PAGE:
But, they are Disney products, based on an American film, being sold to Americans. Now, I’m sure they’re being sold elsewhere, but would it be factual to claim that the Disney affiliates over here in the US had nothing to do with approving where this jewelry was made?
We want things cheap. We like cheap. It makes living easier. But, cheap things result in cheap labor. Cheap labor often results in mishaps due to poor working conditions. This isn’t a Chinese problem, it’s a globalization problem. Though, we could even argue that it’s simply an American problem.
Is toxic jewelry and tainted dolls similar to WMDs? I hope not.
This concludes the post where I get upset at minute details.
This article gets me thinking about a lot of issues that I think about as a filmmaker as far as the concept of “representation” goes. Not just in films themselves, representation is a seriously complicated issue even when it comes to how a film is marketed. I was interested in “Jennifer’s Body” because I am a Diablo Cody fan. But, to me, the advertisements looked pretty typical.
Typical how? Typical in that “here’s a main character. She is a woman. She has sex, and men like that, BUT OH NO, she’s getting revenge in a very sexy way.” There wasn’t a lot of dimension to the trailer. It seemed to be in the vein of a teen sex-romp with some violence. And that sort of hybrid has been done. Once the critics bashed it (Yes, sadly I sometimes refuse to think for myself…but we are all lazy at times with thought.), the final nail had been put in the coffin.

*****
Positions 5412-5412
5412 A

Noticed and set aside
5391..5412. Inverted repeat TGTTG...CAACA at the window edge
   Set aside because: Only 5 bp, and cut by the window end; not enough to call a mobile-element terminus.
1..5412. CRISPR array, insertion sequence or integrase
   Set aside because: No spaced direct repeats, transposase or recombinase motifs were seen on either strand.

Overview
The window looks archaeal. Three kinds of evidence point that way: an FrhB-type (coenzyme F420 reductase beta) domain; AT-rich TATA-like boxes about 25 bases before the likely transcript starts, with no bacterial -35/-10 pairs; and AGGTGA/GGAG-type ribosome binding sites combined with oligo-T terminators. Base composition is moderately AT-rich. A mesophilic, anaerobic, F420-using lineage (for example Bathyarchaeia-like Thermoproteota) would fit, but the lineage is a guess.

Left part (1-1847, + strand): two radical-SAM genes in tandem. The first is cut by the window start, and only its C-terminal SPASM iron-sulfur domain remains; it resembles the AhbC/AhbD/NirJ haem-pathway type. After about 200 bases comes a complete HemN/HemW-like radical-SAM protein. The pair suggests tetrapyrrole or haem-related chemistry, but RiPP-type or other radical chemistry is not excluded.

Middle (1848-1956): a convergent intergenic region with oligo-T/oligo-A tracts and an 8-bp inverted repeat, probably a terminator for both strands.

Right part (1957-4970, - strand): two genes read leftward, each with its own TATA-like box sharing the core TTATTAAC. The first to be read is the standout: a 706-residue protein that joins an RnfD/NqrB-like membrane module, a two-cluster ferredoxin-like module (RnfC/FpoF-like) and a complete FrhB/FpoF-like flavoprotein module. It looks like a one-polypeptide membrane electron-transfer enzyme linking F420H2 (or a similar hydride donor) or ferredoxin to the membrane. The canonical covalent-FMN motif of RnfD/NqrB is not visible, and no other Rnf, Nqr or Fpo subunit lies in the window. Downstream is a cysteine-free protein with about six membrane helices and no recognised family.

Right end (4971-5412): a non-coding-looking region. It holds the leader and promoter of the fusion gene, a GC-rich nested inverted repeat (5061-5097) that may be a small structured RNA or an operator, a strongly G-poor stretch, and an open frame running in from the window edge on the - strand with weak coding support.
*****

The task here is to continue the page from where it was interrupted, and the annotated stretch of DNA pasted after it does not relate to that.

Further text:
Even so, regardless of my views, I think of where my idea of “typical” comes from. To me, typical is a genre film such as an Adventure film, a Comedy film, Drama, Action, Horror, etc. The exceptions to genre films are the niche films, which generally are films for women and black audiences.
So, then, I must ask myself, why is it that there are “typical” films, and then films geared for women and blacks (among other minorities)? Why can’t their be film for all people? Many would argue that genre films are the films for all people, but that is simply not true, because if this were the case, we wouldn’t have the terms “chick flick” and “Tyler Perry presents.”
As a filmmaker, I want my films to appeal to everyone. I don’t want to limit my audience, and I don’t want to insult my audience. Clearly, Diablo had little control over the marketing of “Jennifer’s Body.” So, hey, I just have to think, Hollywood system, what’s up with the “typical?”
Even though we’re already 12 days into 2010, I’m still compelled to construct some sort of “top ten” music list. Of course, this being the internet, there are thousands of them, and mine simply is not one that will be noteworthy. What I thought of, however, was trying to give the simple system a little bit of a twist. I thought that my idea had been spoiled when I found a Huffington Post writer post his top 11 movies of 2009 because “top 10 lists are so over done,” or something.
Why not do a top 9, though? I mean, it was the year two thousand and nine, was it not? What’s more hip and trendy than that! I’m sure it’s been done…but, as I’ve acquired more music in the past year than any year previous, I found it incredibly, incredibly difficult to whittle down a list of best records to nine. Am I satisfied? Somewhat. I would have been happier with a top 15, and I’m very bummed not to show you my favorites of what barely made the list (Neko Case probably would have been at 10, Andrew Bird’s “Useless Creatures” somewhere in the lower teens…) but, since this will already inevitably be another long post, here are my silly little lists.